Concert Pharma, a biotechnology company utilizing deuterium chemistry to discover and develop innovative drug products that can address unmet medical needs, recently announced positive results from its Phase 1 single ascending dose study of investigational cystic fibrosis drug CTP-656.
CTP-656 is a novel, potentially disease-modifying treatment for cystic fibrosis. The drug is a deuterated analog of ivacaftor, which is known commercially as Kalydeco® and part of a fixed-dose combined treatment known as Orkambi — both developed by Vertex Pharmaceuticals. “Deuterated” drug analogs are variants where the ordinary isotope of hydrogen in the molecule is replaced with deuterium — a process that Concert believes can improve upon the original molecule in terms of therapeutic value.
Results from the Phase 1 study support the development of CTP-656 as a once daily monotherapy or in combination with other CFTR modulators for specific cystic fibrosis genotypes. Compared to Kalydeco, the current gold-standard treatment for CF, CTP-656 demonstrated a superior pharmacokinetic profile.
The results also revealed that CTP-656 was well-tolerated by the patients and also showed that its safety profile was similar to Kalydeco. These results were recently presented in Manchester, UK, during the 2015 Cystic Fibrosis Trusts UK Conference.
“CTP-656 is a new chemical entity that we designed to provide superior pharmacokinetic properties while leveraging the known safety and efficacy of Kalydeco. Based on data from our initial clinical evaluation, we are extremely pleased with the compound’s profile,” stated James V. Cassella, Ph.D., Chief Development Officer at Concert.
“With the favorable safety and pharmacokinetic profile of CTP-656 observed in our single ascending dose trial, we look forward to the completion of our Phase 1 multiple dose clinical evaluation and advancement of this drug candidate into a Phase 2 clinical efficacy study in 2016,” added Dr. Cassella. “We intend to develop CTP-656 to improve patient outcomes and expand therapeutic options as a potential single agent treatment, as well as to enable new combination medications so that patients with cystic fibrosis can have a range of treatment options.”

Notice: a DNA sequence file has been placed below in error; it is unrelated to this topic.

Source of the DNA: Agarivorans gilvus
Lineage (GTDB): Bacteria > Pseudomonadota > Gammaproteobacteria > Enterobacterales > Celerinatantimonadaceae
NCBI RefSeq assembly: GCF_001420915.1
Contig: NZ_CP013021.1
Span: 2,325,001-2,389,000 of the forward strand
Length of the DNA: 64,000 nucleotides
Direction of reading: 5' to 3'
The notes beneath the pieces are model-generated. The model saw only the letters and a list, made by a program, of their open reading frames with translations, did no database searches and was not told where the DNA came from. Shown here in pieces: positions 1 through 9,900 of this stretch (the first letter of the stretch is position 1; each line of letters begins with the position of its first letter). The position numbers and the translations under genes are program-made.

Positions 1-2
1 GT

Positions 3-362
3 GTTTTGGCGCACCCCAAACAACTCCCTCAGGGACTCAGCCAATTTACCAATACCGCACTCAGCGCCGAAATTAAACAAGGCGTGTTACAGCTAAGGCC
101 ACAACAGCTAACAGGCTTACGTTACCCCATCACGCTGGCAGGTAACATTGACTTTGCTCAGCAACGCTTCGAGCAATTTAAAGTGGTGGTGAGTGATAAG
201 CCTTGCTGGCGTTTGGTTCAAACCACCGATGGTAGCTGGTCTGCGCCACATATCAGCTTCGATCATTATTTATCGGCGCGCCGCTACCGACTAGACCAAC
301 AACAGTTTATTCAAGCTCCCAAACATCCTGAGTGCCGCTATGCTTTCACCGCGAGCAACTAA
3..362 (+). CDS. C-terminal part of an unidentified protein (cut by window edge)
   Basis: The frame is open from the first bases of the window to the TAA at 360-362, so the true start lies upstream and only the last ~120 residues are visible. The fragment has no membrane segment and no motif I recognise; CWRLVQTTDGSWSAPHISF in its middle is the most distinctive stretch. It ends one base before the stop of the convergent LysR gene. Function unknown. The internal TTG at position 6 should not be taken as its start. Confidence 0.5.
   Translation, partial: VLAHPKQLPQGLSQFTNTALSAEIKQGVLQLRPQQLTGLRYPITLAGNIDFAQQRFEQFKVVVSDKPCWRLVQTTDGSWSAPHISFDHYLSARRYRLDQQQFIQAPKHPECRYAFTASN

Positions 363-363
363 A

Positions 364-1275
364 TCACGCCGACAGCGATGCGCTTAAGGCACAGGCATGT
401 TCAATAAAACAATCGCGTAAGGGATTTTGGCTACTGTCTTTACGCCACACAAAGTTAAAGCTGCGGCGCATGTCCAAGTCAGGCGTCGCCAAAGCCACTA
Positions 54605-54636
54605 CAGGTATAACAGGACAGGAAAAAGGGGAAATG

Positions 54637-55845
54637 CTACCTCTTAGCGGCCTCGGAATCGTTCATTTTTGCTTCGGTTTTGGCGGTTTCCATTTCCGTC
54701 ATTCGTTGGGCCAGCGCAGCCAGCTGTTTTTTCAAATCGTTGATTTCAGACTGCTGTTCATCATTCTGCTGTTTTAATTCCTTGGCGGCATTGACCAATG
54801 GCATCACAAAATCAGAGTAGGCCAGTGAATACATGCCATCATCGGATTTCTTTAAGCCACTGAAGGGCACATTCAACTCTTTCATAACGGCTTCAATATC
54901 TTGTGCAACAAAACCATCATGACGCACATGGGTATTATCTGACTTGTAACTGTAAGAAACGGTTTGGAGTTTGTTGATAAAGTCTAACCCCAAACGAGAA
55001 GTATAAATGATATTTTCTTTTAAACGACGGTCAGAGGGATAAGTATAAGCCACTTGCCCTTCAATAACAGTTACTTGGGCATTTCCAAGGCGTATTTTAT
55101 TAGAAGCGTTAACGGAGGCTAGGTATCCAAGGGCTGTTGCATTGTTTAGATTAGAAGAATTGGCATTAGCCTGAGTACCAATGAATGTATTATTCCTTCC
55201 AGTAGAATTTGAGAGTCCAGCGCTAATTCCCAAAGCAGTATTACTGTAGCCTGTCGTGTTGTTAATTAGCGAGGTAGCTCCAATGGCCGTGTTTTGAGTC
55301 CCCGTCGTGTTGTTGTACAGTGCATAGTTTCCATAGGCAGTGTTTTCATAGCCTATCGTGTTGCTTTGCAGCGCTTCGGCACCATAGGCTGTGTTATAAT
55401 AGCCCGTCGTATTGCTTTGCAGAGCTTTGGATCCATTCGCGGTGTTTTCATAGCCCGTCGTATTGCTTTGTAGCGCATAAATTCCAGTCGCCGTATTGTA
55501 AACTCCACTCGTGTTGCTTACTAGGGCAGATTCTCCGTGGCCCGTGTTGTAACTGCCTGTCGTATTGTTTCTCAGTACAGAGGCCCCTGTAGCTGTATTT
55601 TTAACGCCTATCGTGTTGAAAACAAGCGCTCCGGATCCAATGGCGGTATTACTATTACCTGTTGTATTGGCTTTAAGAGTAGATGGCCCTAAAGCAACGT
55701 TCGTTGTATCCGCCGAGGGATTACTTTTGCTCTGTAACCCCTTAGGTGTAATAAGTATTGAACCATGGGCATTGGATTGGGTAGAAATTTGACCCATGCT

The researchers administered three doses of CTP-656 (75mg, 150mg and 300 mg) as an aqueous suspension.
In nine of the participants, the researchers also compared a 150 mg dose of CTP-656 to a 150 mg solid dose of Kalydeco. There were no tolerability or adverse events reported.
In terms of pharmacokinetics, CTP-656 was found to be superior to Kalydeco, with results showing a reduction in the clearance rate, longer half-life, increased exposure and greater levels of plasma after 24 hours.
Results from the metabolites analysis showed that the overall exposure profile of CTP-656 was different from Kalydeco and was due to parent drug, whereas with Kalydeco the plasma exposure was mainly due to a less-active metabolite and an equivalent amount of an inactive metabolite.
“We believe that the longer half-life and lower metabolite levels measured for CTP-656 are clear demonstrations of a positive deuterium effect and might offer a dosing advantage to the patient,” said Dr. Cassella.
Results from the Phase 1 study will be presented in a poster session during the 2015 North American Cystic Fibrosis Conference (October 8-10).
During the last trimester of 2015, the company is expecting to begin a new Phase 1 trial evaluating multiple ascending doses of CTP-656 in healthy volunteers. This new trial was include a comparison between a single dose of CTP-656 versus Kalydeco. The results from this study are expected to be disclosed during the first semester of 2016.
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